The Lord of the Rings
If you have played the floppy version of LOTR keep in mind the enhanced version contains 20 minutes of footage from Ralph Bakshi's animated version of The Lord of the Rings. The CD version also includes a nice stereo CD soundtrack that could not fit onto the floppy version.
Without a doubt, J.R.R. Tolkien's The Lord of the Rings is the basis for the popularity of modern fantasy, both in fiction and in role-playing games (RPG's). Drawing on myths, legends, folklore, and his own vivid imagination, Tolkien created a fantasy world that people could easily care about. Tolkien's work inspired a host of imitations in both the literary and gaming worlds; but while literary imitations have ranged from the horrendous to the very good, games have almost universally failed to reflect the care that went into Tolkien's work. Today's crop of spin-offs from Peter Jackson's movies are no exception. I find their relentless combat and Pavlovian arcade style offensive and contrary to the books.
The opposite is true in Interplay's The Lord of the Rings, a forgotten classic from 1990, and that's why it is undeniably special, even today. Unlike other computer games based on Tolkien's world, Interplay focused on recreating the detail and communicating the sheer love that went into the written work. In the process, this game also managed to take a completely fresh approach to the nature of computer role-playing games. Both accomplishments are worthy and welcome.
Like most Interplay games of the era, the interface is easy to use and the graphics are strong. You see the members of the fellowship trudging from place to place as you cross bridges, enter buildings, and climb hills in realistically rendered settings. From the map screen you can bring up the options menu, where you can load and save games, pause the action, stop the music, or quit the program. If you want the real stuff to happen, though, you must press the space bar and bring up the character menus.
From the character menu you can view the character's stats, cast magic spells, equip or trade items, talk to characters, use inventory items, or change leaders. Each action requires a single keystroke, which either does nothing or yields another menu. From this nested menu, another single keystroke accomplishes the action. Simple and elegant, the system handles some surprisingly complex situations. You also use this nested menu to engage in combat. Conducting battle is simply a matter of moving each character into position and either casting spells or attacking with fists, knives, swords, or axes.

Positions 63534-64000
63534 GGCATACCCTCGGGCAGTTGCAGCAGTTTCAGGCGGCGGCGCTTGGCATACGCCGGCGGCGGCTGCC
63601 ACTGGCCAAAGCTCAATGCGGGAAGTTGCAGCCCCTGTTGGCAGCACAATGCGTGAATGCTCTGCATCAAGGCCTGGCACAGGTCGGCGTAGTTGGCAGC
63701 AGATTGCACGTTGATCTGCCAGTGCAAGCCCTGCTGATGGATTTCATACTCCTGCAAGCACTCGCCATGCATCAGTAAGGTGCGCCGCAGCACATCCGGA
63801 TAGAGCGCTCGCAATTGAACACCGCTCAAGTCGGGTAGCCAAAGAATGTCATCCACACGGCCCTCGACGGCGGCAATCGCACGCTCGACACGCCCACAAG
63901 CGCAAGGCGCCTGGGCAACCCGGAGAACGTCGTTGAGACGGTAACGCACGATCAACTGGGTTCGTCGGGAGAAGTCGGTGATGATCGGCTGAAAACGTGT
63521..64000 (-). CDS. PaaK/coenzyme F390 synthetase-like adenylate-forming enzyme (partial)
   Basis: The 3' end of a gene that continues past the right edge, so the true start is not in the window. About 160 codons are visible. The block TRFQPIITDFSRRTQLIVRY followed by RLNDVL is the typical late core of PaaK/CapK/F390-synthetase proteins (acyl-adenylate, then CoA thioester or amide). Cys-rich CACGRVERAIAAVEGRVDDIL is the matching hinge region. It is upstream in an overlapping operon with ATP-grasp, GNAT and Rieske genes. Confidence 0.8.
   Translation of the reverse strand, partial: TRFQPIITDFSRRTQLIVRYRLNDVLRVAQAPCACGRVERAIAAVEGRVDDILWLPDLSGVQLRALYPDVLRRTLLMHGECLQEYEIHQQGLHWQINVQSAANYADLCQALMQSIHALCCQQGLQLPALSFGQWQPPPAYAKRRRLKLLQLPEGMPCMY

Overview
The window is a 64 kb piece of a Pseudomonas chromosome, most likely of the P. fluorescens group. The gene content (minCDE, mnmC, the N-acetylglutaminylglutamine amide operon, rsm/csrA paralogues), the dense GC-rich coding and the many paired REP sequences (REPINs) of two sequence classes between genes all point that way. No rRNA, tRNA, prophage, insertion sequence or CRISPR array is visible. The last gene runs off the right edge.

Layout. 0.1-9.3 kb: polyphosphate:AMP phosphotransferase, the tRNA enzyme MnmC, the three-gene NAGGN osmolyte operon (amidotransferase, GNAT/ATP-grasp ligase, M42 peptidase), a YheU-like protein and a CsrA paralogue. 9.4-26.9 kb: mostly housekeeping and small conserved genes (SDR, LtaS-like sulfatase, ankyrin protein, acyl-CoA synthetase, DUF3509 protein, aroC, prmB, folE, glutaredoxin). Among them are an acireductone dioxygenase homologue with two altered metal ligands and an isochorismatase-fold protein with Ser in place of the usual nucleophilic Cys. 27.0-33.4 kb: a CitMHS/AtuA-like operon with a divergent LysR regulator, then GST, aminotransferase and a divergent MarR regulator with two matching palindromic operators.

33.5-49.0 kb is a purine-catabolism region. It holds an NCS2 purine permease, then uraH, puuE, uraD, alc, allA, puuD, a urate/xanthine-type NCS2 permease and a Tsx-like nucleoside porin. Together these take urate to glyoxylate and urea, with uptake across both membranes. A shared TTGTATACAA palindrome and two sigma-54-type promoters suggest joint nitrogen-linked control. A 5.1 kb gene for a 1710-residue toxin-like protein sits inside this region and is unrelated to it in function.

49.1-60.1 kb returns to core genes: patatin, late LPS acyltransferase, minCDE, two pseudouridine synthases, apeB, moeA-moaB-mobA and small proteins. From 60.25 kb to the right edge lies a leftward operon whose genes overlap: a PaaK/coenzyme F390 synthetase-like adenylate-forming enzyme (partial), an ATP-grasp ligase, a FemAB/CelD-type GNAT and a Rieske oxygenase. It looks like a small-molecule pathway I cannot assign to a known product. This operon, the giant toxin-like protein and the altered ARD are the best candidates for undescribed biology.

You lose life points when you're hit, and your enemy loses them when you hit him. It's all very simple, and very easy to use. And this is, of course, in keeping with the Tolkien books. The current crop of games want combat regularly, but in Tolkien's trilogy it doesn't happen much at all. In Interplay's adaptation, as in the trilogy, combat is quite rare. It's possible to travel a long while without engaging in combat, and most fights are those you've sought yourself. In many cases, you can avoid combat by uttering the right password or showing the right item — and it's almost always better to do so.
Unlike most fantasy PPG's, The Lord of the Rings doesn't link gaining items with defeating enemies, so you can collect important artifacts without going through the ritual of battling foes. Monsters in this game don't carry treasure chests. For that matter, there aren't many monsters. You don't encounter 12 rabid rats, 6 zombies, or 8 Balrogs. Instead, you encounter a couple of wolves, an orc or two, the occasional human, and sometimes, and only when and where appropriate, magical creatures like barrow-wights and wizards. The effect of in-frequent combat is that the story carries far more suspense than you find in other fantasy PPG's. Another effect is that, once again, Interplay has captured the pace and feel of Tolkien's original trilogy.
The secret formula for Interplay's success, though, is attention to detail. You begin the game as Frodo, with Sam and Pippin standing with you in front of your hobbit-hole, Bag End. Before the game even starts, however, you're given a colorful summary of the first two chapters of Tolkien's book, and all details are accurate. Then you begin your journey, and nothing is omitted. In the Shire itself, for instance, you don't meet generic hobbits — you meet Lobelia, the Gaffer, and Farmer Maggot. Get through the Old Forest and you find Tom Bombadil and Goldberry, and in Bree you meet up with Strider and Barliman Butterbur. Bilbo, Arwen, and Elrohir await you in Rivendell, and you even come across Glorfindel on the road.
Interplay's adaptation also shines in its enhancements to Tolkien's story. Not wanting to put off a generation of Tolkien fans, the designers decided to add, very carefully, adventures not contained in the trilogy. Carefully is the key word here: Every added episode is either hinted at in the novels or clearly would have been possible in the Tolkien scheme.